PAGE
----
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Wednesday, 04 August 2021

Egyptian National Railways: Smoother journeys

Egypt will receive a new delivery of train carriages from Russia within days

Wednesday 26 Aug 2020
Smoother journeys
Smoother journeys
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Egyptian National Railways (ENR) head Ashraf Raslan said on Sunday Egypt was expecting a new delivery of train carriages this week from Transmash Holding (TMH), Russia’s largest locomotive and rolling stock manufacturer.

“Thirteen aerodynamically ventilated third-class coaches will arrive this week, and a further 22 carriages are expected before the end of the month [August],” Raslan said.

This month’s batch follows two earlier deliveries in June and July from the Russian manufacturer. Other carriages are scheduled to arrive, in batches of 35 carriages, according to a timetable agreed as part of Euro 1.16 billion deal, the largest in the history of Egyptian railways.

The deal, for 1,300 new carriages to be supplied over five years, was signed in 2018. It includes 500 aerodynamically ventilated third-class coaches and 800 air-conditioned ones, 500 of which will be used for third-class journeys, the first time air-conditioned carriages have carried third class passengers in Egypt. The remaining air-conditioned coaches are divided into 180 for luxury second-class travel, 90 for luxury first-class travel and 30 dining cars.

Minister of Transport Kamel Al-Wazir says the new coaches will contribute to raising the efficiency of daily operations and achieve a huge leap in the level of services provided to passengers. But not without cost. Al-Wazir decided late last month to raise the prices of some long-distance journeys by up to 40 per cent.

“Railway running costs are more than LE7 billion annually while revenues are LE3 billion,” Al-Wazir said last month. President Abdel-Fattah Al-Sisi has already discussed with Al-Wazir possible solutions to settle the ENR’s debts which, according to a presidential statement, have reached LE250 billion. LE100 billion is owed to the Central Bank, and LE150 billion of the debt is accounted for by loans from the state budget to cover the cost of projects currently being implemented by the ministry, according to a statement by Presidency Spokesperson Bassam Radi in May.

Earlier this month, during the inauguration of Adly Mansour Metro Station, President Al-Sisi promised that train fares would not increase without a commensurate improvement in the service.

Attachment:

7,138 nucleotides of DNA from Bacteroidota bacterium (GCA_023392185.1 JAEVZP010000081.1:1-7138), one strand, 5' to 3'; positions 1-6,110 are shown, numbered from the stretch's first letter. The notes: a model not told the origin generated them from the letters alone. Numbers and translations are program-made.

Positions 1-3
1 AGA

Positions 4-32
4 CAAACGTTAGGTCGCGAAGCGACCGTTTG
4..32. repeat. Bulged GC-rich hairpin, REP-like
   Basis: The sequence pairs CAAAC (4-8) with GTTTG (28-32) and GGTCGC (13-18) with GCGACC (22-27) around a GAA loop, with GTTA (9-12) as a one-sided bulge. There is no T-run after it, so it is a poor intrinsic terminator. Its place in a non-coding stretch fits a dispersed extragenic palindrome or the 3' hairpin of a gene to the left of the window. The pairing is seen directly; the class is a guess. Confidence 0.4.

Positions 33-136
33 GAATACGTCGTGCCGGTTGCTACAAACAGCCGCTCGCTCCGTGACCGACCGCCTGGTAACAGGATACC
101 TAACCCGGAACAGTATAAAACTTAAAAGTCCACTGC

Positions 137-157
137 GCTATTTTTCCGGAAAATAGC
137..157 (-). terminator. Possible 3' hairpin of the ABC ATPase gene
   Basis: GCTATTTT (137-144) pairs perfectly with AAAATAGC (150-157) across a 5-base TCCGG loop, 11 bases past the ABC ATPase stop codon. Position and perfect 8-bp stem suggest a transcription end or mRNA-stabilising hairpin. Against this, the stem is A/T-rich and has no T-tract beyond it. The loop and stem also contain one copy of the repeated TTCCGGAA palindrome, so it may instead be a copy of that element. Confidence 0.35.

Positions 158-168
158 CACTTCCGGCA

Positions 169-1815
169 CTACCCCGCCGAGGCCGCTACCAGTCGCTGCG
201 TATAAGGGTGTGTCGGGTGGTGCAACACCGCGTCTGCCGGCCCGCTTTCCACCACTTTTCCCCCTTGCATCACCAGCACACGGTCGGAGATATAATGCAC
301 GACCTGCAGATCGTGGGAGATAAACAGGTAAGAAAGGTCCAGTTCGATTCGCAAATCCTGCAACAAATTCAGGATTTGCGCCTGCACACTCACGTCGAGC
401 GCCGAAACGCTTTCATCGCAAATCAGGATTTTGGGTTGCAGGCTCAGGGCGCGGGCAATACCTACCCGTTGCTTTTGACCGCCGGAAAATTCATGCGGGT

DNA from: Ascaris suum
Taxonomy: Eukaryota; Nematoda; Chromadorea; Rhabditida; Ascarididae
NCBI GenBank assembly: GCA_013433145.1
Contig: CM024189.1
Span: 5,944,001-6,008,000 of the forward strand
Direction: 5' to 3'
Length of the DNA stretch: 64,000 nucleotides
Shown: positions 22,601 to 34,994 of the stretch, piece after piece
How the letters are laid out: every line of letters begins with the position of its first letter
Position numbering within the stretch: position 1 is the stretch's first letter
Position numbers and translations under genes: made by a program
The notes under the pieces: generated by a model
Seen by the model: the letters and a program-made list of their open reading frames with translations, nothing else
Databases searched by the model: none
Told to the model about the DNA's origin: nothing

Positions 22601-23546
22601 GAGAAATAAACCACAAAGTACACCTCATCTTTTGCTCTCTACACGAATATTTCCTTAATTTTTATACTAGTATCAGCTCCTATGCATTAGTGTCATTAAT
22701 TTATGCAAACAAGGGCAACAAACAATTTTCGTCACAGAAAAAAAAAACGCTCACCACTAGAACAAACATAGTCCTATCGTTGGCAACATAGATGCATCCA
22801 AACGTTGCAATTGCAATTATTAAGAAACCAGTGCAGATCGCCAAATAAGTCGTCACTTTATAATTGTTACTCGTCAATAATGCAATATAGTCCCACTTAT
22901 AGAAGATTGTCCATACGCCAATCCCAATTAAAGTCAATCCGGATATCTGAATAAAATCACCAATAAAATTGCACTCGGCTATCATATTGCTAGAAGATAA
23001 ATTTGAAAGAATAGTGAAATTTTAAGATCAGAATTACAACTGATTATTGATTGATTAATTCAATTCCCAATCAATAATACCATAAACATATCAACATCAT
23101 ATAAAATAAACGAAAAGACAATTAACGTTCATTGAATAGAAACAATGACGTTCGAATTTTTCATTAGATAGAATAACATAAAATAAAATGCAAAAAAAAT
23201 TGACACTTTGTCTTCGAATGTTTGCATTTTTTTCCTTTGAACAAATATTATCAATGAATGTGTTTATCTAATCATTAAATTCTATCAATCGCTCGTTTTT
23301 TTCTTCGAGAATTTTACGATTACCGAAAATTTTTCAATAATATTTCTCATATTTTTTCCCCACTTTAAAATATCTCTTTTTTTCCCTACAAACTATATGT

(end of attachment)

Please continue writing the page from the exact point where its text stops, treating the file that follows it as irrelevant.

Egypt’s railway network is among the world’s oldest, with 9,570km of tracks running across the country. It transports an average of 1.4 million passengers each day, according to the ENR.

The Central Agency for Public Mobilisation and Statistics (CAPMAS) said in June that though the number of train accidents had fallen in 2019 compared to the previous 12 months, their severity had increased. While there were 1863 accidents in 2019 compared to 2044 accidents the previous year, in 2019 there were 42.4 deaths per 100 injuries compared with 34.3 deaths in 2018.

The great majority of train accidents – 88.1 per cent according to CAPMAS – happened at crossings. Following a deadly train collision in Beheira governorate in 2018 that left 12 dead and tens injured, the then minister of transport Hisham Arafat said that “98 per cent of train accidents in the last 30 years have been caused by the outdated signalling system.”

“The real problem is not the engines or carriages but signals and infrastructure. Eighty-five per cent of the signalling system is vulnerable to human error.”

According to ENR’s official website the percentage has not changed: 85 per cent of the network still uses mechanical signalling systems.

Since 2010, with the assistance of the World Bank the Egypt National Railways Restructuring Project has been working with the government to improve the reliability, efficiency and safety of the railways, and to modernise the management and operating practices of the sector. The project was initially scheduled to end in 2015 but was extended till 2020. And still a great deal needs to be done.

Ossama Okail, professor of road and railway engineering at Ain Shams University, says the entire domestic railway network is moribund and needs to be “radically upgraded”.

“Signals at crossings still depend on the telephone. The sector is long overdue an overhaul. Modern electrical signals need to be put in place,” says Okail.

On 30 June the Official Gazette published a decree by the prime minister establishing a joint stock company for metro lines and rail transport management, operation and maintenance. The Ministry of Finance, the New Urban Communities Authority, the National Investment Bank and the National Authority for Tunnels will together establish the company.

*A version of this article appears in print in the 27 August, 2020 edition of Al-Ahram Weekly.

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